It’s all relative

by Anna Blanch on November 5, 2011

Saturday is Overland to Oz post/planning day: this week, a little musing on why for me distance is relative and why being Australia might have a little to do with that. If you want to see maps of the trip i have planned, take a look here and here.

Australia is big. It’s hard to explain to people not from the southern hemisphere. Sad to say they often don’t get it, partly because the mercator projection does Australia no favours.

The mercator projection usually makes the upper latitudes (ie: northern hemisphere) significantly larger in proportion than they are in fact. Meaning that Australia looks puny.

This is a world map that is mostly in proportion:

Australia looks small. but not as bad as I have seen.

What if I challenge the notion that the northern hemisphere should be at the top of the map….what if you looked at this map?

or this one:

Let’s look at some maps where Australia is overlaid.

There’s also this one – except it’s missing a bunch of European countries.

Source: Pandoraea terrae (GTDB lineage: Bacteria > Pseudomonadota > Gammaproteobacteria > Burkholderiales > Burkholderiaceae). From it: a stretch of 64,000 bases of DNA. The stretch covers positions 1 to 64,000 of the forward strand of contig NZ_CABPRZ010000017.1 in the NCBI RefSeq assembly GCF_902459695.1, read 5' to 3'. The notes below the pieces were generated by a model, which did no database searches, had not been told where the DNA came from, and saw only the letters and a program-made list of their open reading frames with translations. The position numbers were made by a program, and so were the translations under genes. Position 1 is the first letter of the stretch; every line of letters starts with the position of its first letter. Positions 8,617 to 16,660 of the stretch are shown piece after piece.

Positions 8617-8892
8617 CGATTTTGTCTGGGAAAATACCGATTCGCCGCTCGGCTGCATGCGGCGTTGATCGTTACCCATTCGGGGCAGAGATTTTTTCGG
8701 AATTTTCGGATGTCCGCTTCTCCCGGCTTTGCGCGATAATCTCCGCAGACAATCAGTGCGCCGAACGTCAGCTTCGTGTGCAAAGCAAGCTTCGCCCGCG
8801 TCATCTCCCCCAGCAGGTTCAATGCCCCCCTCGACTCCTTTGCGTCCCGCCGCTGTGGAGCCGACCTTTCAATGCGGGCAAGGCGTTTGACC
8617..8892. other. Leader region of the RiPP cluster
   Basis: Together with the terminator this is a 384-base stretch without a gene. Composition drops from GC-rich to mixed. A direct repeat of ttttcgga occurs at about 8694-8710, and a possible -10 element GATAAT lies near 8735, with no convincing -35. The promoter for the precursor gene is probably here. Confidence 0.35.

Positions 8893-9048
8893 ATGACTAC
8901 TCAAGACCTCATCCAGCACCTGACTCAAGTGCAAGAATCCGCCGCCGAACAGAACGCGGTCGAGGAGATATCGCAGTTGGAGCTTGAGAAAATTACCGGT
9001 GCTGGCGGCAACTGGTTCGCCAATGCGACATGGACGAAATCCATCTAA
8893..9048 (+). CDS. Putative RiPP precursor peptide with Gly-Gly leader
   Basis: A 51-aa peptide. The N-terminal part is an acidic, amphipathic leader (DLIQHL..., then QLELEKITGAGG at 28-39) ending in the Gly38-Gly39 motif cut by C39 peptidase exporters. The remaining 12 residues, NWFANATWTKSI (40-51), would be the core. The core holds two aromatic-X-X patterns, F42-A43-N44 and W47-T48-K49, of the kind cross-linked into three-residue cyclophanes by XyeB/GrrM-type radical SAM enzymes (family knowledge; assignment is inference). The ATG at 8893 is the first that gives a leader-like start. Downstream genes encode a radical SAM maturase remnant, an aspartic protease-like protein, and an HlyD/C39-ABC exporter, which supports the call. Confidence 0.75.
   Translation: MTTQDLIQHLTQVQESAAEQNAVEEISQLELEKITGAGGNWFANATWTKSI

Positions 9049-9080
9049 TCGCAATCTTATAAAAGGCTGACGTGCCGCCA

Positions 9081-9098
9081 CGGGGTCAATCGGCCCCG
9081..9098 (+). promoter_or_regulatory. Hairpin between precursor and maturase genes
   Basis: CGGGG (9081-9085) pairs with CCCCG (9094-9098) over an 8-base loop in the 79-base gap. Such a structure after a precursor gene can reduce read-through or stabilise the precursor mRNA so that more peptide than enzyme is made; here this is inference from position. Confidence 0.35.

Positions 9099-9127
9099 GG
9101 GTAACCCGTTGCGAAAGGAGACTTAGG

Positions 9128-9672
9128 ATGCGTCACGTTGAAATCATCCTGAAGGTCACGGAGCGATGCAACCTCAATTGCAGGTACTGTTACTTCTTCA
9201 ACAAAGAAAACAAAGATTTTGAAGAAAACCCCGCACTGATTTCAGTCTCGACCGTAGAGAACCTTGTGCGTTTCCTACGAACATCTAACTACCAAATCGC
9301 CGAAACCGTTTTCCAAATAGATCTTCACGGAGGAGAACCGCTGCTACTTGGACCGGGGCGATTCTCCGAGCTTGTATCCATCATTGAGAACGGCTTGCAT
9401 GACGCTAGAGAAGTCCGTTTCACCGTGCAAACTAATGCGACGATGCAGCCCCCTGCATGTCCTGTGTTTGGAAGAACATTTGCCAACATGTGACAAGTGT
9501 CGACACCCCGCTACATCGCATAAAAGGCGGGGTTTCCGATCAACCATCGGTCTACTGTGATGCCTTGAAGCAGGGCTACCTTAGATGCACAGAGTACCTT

Or this one for Canada:

This tourist postcard takes the cake for the corn factor. but i do like the US overlay! I’m not 100% sure of the accuracy!

Does it make sense now why we don’t have the same objection to travelling long distances? It’s pretty much part and parcel of australian culture because of the geography.

Listening. Observing. Participating. Writing. Photographing. Reflecting.

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Traveller. Scholar. Photographer. Writer. Dreamer. Teacher. Anna Blanch is founder of Goannatree, and a PhD candidate in the Institute of Theology, Imagination, and the Arts at St Mary’s College, University of St Andrews, Scotland.

Overland to Oz is a crazy adventure marked with photos and word and inspired by the incredible women in Anna’s family, especially her late grandmother, whom she knew as Nan-Nan.

 

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